UBC Theses and Dissertations

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UBC Theses and Dissertations

The rural school problem in British Columbia in the 1920s Stortz, Paul James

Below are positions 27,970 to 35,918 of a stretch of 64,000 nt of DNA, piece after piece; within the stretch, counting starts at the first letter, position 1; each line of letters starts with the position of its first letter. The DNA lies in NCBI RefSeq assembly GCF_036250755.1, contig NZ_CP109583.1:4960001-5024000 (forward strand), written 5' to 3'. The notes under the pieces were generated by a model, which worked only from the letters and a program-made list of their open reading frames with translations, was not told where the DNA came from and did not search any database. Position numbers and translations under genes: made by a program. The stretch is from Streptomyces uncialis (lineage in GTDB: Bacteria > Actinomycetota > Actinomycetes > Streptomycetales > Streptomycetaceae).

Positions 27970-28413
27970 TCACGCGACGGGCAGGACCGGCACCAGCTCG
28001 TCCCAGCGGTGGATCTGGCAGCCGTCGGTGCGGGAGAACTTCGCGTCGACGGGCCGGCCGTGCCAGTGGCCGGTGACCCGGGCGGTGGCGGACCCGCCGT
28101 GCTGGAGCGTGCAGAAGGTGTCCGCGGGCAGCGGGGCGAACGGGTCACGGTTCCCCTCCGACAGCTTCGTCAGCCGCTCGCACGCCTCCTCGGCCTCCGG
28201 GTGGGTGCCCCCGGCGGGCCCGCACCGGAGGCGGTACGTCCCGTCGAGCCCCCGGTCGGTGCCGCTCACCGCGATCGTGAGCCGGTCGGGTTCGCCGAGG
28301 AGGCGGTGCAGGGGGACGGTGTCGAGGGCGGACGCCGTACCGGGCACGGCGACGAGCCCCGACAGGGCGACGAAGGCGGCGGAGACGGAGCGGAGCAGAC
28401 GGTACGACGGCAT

This thesis examines rural schools in British Columbia in the 1920s. Part I (Chapters I and II) discusses difficulties in reforming rural schools generally, and offers an overview of conditions teachers faced in the province's one-room schools. Part II (Chapters III and IV) is a case study of a region in north-central interior of the province. School conditions and the isolated communities in which the schools were located are studied, bringing to the fore the complexity of rural school reform. A wide range of sources was used, primarily Department of Education documents both printed and manuscript which were authored by officials, reformers, inspectors, and teachers. All of these documents are available in the Provincial Archives in Victoria. Local histories, Census of Canada, and a limited number of oral interviews with former teachers were also used. The rural schools in British Columbia in the 1920s were "inefficient." Pupil retardation in one-room schools was rife, and Department of Education officials saw the teacher, the manager of the schoolhouse, as responsible for the problem. Her unpreparedness for remote school work prompted officials to advocate the creation of "rural-minded" teachers who could readily adapt to rural living. This proposal was ultimately stillborn, seriously flawed by the reality of rural school teaching. The majority of teachers were young, single, female teachers placed in a working and living environment which required physical strength and stamina to meet hardship, as well as mental agility in sensitive inter-personal relationships with community members. The normal school had no hope for success in training teachers to overcome such obstacles. Reform was especially misguided because the remote communities in which the schools were located were often impoverished, scattered, and transient, and school conditions were greatly affected by the resulting lack of money and fluctuating pupil enrolment. The pervasiveness of these circumstances was largely overlooked by the inspectors whose brief visits to each school was for pedagogical supervision, and especially by officials viewing the province's hinterland from offices in Victoria. This thesis raises some important questions as to the lack of knowledge urban-minded administrators exhibited of economic and informal political activity in rural communities, and the many problems associated with implementation of Department of Education policies at the local level. As well, the role of community members is highlighted, in particular the influence of their actions on school conditions. Significantly, much of the thesis takes the perspective of the teacher. Her experiences give context to the study of school and community and demonstrate that the solution to the rural school problem was much more complicated than their merely becoming "rural-minded."

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